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Year in Review 2021: As the year ends, I’m still thinking about summer joy… and summer flooding

Year in Review 2021: As the year ends, I’m still thinking about summer joy… and summer flooding
December 27, 2021 Anna Sysling

Like many people, I made some really big changes to my life in 2021. One of the more significant changes was leaving my former role at WDET, Detroit’s NPR station, and joining the team at Great Lakes Now as associate producer.  

Having joined the GLN team in October, it still feels like a brand new experience for me as the calendar year comes to a close, but so far, I’m learning a lot from Supervising Producer Rob Green and our fearless Program Director Sandra Svoboda. I’m also loving the opportunity to connect with the Great Lakes in a deeper way and, of course, it’s been very exciting to find new ways to engage with the GLN audience and community through the Facebook and Youtube Live Watch Parties! 

In a time where so much feels out of our control, over the last year I spent more time leaning into practices of self-care and embracing the fragility of life. For me, this meant finding new ways to engage with nature in the margins of Detroit and of course at Belle Isle.  

Flowers at St John’s wort. (Photo courtesy of Anna Sysling)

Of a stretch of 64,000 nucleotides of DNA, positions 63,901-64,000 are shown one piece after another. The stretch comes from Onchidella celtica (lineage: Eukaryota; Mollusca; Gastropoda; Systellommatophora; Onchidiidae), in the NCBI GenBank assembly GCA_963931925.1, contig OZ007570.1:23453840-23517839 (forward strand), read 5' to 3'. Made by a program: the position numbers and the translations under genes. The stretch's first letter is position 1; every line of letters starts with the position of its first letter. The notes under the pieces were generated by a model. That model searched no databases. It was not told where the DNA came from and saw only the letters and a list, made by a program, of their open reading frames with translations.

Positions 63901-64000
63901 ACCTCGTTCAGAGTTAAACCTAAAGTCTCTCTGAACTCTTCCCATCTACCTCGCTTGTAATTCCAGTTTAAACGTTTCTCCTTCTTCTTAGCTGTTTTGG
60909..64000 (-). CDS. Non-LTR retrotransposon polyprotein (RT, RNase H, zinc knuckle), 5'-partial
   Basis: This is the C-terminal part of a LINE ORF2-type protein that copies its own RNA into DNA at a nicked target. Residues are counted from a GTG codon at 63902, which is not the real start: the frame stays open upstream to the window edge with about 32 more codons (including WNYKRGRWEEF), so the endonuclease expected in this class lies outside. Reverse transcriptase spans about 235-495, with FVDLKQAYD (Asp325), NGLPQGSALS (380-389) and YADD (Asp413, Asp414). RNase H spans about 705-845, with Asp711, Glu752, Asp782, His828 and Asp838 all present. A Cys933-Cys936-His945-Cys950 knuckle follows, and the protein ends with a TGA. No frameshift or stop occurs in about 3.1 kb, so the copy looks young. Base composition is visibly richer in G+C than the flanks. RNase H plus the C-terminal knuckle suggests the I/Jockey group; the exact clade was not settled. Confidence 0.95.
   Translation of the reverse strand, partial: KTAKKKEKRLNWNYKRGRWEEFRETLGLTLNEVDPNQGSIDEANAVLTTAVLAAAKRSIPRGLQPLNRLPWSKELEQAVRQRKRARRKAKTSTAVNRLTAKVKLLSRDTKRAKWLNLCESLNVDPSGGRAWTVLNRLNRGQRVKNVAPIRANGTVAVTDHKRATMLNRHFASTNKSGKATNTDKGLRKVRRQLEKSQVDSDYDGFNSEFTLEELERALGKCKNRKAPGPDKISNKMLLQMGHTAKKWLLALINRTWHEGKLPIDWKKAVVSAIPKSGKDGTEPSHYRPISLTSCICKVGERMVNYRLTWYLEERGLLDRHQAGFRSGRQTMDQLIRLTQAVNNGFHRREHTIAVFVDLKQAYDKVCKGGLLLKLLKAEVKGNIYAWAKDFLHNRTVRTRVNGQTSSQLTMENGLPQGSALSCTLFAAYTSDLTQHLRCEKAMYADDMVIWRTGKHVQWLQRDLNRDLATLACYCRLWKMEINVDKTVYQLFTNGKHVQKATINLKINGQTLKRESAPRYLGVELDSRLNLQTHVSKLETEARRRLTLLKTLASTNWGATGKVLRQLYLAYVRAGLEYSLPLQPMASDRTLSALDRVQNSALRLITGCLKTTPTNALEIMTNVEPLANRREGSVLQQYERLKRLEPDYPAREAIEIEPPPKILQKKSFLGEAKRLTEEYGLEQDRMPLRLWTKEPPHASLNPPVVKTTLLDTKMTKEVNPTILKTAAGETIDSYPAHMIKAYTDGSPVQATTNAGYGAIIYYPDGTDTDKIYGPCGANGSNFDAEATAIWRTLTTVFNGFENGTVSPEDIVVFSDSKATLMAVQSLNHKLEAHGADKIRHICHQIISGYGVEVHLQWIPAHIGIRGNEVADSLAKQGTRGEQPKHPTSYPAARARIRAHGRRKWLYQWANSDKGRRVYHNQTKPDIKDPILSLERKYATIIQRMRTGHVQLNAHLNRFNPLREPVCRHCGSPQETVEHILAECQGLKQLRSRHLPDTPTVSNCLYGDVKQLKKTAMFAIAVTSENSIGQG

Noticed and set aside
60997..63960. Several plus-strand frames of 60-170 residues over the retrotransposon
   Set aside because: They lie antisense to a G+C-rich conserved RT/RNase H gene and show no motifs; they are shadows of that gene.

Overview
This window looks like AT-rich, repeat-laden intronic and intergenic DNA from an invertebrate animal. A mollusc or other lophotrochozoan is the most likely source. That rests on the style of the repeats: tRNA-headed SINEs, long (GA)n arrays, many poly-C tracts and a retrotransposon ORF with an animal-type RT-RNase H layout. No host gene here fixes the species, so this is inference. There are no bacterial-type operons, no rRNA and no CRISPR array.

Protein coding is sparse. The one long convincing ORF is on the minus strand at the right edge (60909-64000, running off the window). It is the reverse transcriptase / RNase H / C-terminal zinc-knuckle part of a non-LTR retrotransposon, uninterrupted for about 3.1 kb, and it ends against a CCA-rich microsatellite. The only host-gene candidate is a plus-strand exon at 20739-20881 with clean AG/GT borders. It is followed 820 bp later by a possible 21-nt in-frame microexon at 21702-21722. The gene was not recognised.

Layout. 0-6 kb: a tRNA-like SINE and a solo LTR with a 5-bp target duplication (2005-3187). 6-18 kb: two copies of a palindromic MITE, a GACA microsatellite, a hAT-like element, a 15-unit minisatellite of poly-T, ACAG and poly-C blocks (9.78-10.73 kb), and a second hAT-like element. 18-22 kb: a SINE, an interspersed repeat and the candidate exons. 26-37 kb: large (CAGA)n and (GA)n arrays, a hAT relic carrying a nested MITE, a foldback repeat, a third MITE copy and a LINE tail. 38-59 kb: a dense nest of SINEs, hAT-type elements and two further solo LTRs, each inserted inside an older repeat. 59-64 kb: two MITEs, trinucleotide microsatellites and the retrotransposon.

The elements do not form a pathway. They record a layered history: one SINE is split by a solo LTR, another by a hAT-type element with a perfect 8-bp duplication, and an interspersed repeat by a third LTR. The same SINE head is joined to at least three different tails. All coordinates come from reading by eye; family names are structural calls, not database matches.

In the summertime, I’d regularly head to the Dequindre Cut in the late mornings to be around people and the blossoming St John’s wort, the tiny inky fruit of the mulberry trees and the apple trees hanging heavy with pink-cheeked globes. All this, of course, would lead up to the grand finale of my daily summer strolls: the Detroit River glistening at the edge of Milliken State Park. 

Amidst the uncertainty of these times, it brought me a sense of joy to witness the devoted community of anglers and other folks busily setting up for big family barbecues and graduation parties.  

I should say that in addition to the pleasant atmosphere, I also spent more time at the Dequindre Cut than Belle Isle because I wasn’t swimming as much due to the historic and devastating flooding and subsequent water safety issues that happened over the summer and impacted the Detroit River. Seeing the ways that climate change is now so dramatically impacting the lives of people in the Great Lakes region is inviting me to think long and hard about the role infrastructure will play in our lives as these erratic weather patterns continue to intensify.  

I am hopeful that I will continue to find moments of ease and joy, and I am also looking ahead to more thoughtful coverage of infrastructure as a climate issue. I can’t wait to find ways to bring audience voices and perspectives into those important conversations.  


Read 2020’s staff lookbacks:

2020 in Review: Climate change, COVID-19 and Michigan’s governor

2020 Really Sucked. What’s Up Next? I don’t know.

Lake Ontario: Big catch escapes again

New Team: What’s good about 2020?

On the Pulse: I’ve Got One Word For You, 2020

2020 Vision: Great Lakes Now year in review predicts 2021

Or read some real news on Great Lakes Now:

Superior Stewardship: In Duluth, the Great Lakes are more than a resource, they’re part of an identity

Community Sucker Science: Meet a Shedd Aquarium fish researcher and her stewardship volunteers


Featured image: Taking a walk in Detroit. (Photo courtesy of Anna Sysling)

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